THE 180° RULE & HD
Q I was recently at a small film festival, and during one of the showings, the person next to me whispered to a friend, "They crossed the line." At first I thought it might be something with the subject matter that they didn't like, but at the end of the movie, they were clapping with the rest of the audience. I'd prefer not to name the film because I don't know whether the audience member was stating an opinion or a fact.
Name withheld by request
A With the advent of inexpensive moviemaking tools, it's much easier for people to create compelling films without having formal training. (That's not to say it wasn't possible before, just that it's a lot easier now.) Going to film school or taking classes in filmmaking lets the student take advantage of years of filmmaking knowledge about the craft of making a movie.
When you mention the term "crossed the line," it could be related to something in the script (character development, voice or a number of other script problems), but I think what the person was talking about was camera placement.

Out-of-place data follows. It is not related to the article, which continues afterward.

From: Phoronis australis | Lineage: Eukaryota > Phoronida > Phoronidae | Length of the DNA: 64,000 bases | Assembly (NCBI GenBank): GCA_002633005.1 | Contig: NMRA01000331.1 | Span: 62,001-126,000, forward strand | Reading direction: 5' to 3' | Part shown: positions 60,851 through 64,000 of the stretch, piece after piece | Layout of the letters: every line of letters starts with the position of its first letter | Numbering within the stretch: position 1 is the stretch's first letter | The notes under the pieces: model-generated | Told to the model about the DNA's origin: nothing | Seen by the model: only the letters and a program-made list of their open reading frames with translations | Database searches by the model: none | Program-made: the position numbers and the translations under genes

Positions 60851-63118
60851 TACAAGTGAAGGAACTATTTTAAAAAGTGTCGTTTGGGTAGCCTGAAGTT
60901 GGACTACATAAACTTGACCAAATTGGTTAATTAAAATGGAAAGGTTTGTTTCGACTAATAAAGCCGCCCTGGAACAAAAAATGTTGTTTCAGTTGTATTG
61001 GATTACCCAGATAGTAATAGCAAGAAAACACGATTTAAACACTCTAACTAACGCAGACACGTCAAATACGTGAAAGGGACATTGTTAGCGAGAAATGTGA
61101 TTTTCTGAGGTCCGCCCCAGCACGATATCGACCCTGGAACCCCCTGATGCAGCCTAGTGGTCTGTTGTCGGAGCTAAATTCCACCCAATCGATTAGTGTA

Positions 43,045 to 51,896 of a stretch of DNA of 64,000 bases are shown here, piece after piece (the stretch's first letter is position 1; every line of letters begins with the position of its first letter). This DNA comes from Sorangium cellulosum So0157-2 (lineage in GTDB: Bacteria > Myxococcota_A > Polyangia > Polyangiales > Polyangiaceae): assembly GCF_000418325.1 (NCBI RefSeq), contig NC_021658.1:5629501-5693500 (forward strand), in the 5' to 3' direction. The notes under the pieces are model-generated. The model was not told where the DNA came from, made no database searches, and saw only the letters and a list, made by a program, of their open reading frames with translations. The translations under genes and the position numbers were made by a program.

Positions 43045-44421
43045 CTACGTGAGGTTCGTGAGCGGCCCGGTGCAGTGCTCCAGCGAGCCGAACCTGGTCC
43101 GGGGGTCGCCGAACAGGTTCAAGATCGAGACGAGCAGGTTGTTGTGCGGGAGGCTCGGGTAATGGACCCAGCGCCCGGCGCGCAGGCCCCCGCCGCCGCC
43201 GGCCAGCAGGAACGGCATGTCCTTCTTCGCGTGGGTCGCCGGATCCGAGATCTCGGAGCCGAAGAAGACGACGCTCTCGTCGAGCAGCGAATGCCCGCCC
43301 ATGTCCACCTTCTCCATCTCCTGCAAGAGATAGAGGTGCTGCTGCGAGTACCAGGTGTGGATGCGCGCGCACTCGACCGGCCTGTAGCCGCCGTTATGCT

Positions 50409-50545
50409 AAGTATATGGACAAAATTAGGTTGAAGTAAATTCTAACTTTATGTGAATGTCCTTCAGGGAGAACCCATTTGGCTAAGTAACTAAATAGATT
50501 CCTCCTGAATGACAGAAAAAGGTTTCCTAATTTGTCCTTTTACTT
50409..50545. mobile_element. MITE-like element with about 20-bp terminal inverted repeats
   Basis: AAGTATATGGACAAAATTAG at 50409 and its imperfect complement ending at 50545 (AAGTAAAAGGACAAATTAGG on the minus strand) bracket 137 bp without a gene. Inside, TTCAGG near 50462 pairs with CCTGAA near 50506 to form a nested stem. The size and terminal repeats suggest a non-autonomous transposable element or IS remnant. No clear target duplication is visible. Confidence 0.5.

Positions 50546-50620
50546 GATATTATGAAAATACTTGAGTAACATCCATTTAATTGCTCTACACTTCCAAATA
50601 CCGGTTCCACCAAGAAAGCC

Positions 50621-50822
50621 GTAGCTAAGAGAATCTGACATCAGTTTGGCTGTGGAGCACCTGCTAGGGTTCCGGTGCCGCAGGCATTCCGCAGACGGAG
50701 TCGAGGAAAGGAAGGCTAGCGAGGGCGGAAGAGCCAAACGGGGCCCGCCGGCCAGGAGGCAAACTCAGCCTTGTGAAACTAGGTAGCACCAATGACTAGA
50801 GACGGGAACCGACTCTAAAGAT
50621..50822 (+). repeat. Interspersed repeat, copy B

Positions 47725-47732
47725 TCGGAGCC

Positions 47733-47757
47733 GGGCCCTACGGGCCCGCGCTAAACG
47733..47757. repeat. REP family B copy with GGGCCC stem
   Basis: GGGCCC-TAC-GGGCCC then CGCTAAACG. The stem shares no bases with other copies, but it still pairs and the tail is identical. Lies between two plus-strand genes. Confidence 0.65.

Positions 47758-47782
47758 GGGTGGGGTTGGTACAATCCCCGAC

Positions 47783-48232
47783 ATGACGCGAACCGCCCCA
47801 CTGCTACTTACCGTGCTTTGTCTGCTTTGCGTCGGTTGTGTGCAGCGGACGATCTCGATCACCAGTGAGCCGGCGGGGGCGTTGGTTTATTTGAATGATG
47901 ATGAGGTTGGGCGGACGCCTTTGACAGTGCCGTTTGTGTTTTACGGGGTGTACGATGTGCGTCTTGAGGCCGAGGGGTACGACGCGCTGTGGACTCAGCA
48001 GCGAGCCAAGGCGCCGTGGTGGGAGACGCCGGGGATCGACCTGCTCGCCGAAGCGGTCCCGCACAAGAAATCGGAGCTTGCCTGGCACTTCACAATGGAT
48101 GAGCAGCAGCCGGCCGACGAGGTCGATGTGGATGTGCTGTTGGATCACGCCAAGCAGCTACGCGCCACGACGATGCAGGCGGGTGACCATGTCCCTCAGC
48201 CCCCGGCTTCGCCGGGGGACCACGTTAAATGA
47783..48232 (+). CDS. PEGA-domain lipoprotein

While you're shooting a scene, you have the luxury of being able to see the whole space where the action takes place. You know where the walls are, where your actors are and where they will move as the scene progresses.
Your audience, on the other hand, only knows what the camera shows them. If the camera always presents an extreme wide shot and doesn't move, then the viewer can see what the director sees on set. But moviemaking is about showing the viewers what you want them to see, otherwise movies would be simple recordings of stage plays where the action takes place in the window of the proscenium arch and the camera sits out in the audience.
You have to be aware of the assumptions that you make because you're on set, but that the audience might not know—namely, where everything is in the scene. If an actor gets up from a table and moves to the right (as viewed on the screen) and leaves the scene, is there a door there or a window? The filmmaker has to show the door or maybe use sound effects to communicate it.
Letting the viewer know the layout of the scenic elements is just the first step; you also have to make sure that camera placement doesn't confuse the viewer. This is where crossing the line comes in.
Take the example of two people, Tom and Jerry, standing in a room having a conversation. A typical shooting scenario would be to frame a 2-shot as a master take and then shoot close-ups of each actor running through their lines again.
Video Assist: Crossing The Line
HD-SDI cable, and the 180° rule explained
By Michael Guncheon
Labels: Video Assist
Page 2 of 3